About the Author
Lin Oliver is a writer and producer of movies, books, and television series for children and families. She has written more than twenty-five novels for children, and one hundred episodes of television. She is cofounder and executive director of the Society of Children's Book Writers and Illustrators, an international organization of twenty thousand authors and illustrators of children's books. She lives in Los Angeles with her husband, Alan. They have three sons named Theo, Ollie, and Cole. She loves tuna melts, curious kids, any sport that involves a racket, and children's book writers everywhere.
Scott Garrett is a freelance illustrator who also has a developing interest in pottery. He lives by the sea on the South East coast of the United Kingdom with his family.
Read an Excerpt
“We’re off to the zoo,” Ms. Flowers said as the doors of the yellow school bus closed.
Everyone cheered. Our whole class had been looking forward to this field trip all week. My best friends, Frankie and Ashley, were sitting in the seat in front of me. I had the bad luck to have gotten Nick McKelty as my partner. That meant I had to sit next to him on the bus. And that meant I had very little seat. Nick the Tick’s thick body took up most of it. I don’t mean to gross you out, but my right butt cheek was riding in the air.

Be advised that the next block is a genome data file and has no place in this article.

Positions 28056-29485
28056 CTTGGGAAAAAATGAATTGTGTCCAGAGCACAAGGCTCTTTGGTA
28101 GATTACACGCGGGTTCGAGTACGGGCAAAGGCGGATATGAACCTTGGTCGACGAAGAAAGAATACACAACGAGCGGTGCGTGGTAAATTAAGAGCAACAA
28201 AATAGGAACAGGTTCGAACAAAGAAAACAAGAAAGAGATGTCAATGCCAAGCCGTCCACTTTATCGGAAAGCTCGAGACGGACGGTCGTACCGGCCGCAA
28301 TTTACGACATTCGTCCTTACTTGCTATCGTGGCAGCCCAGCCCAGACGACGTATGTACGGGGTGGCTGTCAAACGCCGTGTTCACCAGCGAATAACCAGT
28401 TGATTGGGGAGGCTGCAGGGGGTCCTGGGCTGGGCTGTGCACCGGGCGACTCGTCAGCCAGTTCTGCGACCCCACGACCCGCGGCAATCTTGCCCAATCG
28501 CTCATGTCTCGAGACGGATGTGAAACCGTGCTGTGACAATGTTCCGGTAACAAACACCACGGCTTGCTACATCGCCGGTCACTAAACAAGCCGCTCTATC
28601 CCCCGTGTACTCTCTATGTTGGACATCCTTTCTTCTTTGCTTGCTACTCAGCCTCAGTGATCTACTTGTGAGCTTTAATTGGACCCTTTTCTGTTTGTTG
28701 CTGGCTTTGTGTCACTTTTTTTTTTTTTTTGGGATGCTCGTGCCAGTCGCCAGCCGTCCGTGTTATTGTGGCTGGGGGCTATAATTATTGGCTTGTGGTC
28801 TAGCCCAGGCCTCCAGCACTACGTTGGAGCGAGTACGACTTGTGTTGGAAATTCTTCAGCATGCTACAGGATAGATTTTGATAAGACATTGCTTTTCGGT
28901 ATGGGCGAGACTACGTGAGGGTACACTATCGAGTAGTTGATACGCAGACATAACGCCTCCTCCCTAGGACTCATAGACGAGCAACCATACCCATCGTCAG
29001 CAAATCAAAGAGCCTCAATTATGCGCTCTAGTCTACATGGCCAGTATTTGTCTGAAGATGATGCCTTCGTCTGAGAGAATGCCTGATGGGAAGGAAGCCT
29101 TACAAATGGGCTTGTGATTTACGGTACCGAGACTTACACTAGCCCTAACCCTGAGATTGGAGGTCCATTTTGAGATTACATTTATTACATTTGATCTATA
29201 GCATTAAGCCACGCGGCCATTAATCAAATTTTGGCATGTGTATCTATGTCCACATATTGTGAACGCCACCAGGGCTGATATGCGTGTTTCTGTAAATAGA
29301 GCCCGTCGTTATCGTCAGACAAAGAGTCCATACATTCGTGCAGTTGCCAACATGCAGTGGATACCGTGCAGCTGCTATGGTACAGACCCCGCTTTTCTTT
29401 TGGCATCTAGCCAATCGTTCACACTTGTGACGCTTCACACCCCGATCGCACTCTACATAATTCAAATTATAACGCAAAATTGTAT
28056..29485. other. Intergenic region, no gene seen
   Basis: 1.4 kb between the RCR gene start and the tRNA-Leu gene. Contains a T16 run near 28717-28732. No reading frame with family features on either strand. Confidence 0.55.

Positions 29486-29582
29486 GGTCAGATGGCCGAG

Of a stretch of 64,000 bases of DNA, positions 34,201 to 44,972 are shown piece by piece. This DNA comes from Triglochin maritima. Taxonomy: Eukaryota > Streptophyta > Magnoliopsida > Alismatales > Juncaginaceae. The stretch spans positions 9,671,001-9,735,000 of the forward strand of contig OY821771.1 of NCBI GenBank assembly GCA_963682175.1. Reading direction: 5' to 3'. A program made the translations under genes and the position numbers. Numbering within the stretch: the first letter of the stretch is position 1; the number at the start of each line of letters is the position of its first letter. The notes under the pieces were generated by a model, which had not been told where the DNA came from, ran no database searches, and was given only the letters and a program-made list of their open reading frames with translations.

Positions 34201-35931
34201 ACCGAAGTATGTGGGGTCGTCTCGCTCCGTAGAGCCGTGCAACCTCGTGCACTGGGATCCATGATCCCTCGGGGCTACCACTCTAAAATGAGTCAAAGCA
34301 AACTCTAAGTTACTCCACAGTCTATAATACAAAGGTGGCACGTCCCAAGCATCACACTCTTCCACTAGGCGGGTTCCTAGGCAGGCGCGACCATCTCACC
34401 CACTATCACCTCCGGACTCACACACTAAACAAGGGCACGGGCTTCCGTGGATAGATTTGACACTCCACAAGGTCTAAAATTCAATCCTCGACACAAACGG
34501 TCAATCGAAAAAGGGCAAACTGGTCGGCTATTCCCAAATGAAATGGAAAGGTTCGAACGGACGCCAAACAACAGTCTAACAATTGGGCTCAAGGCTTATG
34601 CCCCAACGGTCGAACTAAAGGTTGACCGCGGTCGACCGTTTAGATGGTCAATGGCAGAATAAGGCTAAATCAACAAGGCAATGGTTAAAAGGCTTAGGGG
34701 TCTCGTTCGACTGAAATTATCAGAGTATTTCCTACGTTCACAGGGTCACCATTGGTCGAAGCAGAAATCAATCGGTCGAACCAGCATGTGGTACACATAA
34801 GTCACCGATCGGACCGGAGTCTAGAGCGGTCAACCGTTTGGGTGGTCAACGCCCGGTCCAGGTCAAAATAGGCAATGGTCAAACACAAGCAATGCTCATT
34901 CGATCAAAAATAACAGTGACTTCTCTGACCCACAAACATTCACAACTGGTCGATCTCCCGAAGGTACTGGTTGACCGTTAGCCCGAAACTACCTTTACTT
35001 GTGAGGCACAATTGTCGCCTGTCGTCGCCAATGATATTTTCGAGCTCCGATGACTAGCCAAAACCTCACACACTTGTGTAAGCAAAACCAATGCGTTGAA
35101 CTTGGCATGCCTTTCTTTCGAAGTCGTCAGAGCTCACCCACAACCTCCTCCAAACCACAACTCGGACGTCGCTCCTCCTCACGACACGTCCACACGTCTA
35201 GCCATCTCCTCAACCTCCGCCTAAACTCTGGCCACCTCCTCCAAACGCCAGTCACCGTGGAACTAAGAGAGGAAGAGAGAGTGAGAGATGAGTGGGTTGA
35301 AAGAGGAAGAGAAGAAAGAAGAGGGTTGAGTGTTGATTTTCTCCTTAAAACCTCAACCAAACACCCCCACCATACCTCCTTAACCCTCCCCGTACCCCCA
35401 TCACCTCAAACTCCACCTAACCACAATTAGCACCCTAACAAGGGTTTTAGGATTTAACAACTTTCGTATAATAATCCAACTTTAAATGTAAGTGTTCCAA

“What do you most want to see at the zoo?” Ms. Flowers asked as she walked up and down the aisle collecting our lunches. One of the parents, Ms. Shimozato, held the big yellow container where our lunches would be kept until it was time to eat.
“A giant squid,” Luke Whitman said, handing her his brown bag with a salami grease mark covering the bottom.
“We’re going to the zoo, Luke, not the aquarium,” Ms. Flowers answered. Her voice sounded like she was holding her nose, even though she wasn’t. That happens a lot around Luke. “What about you, Hank?”
“I want to see a giraffe tongue,” I said. “I hear they’re purple and covered in hair.”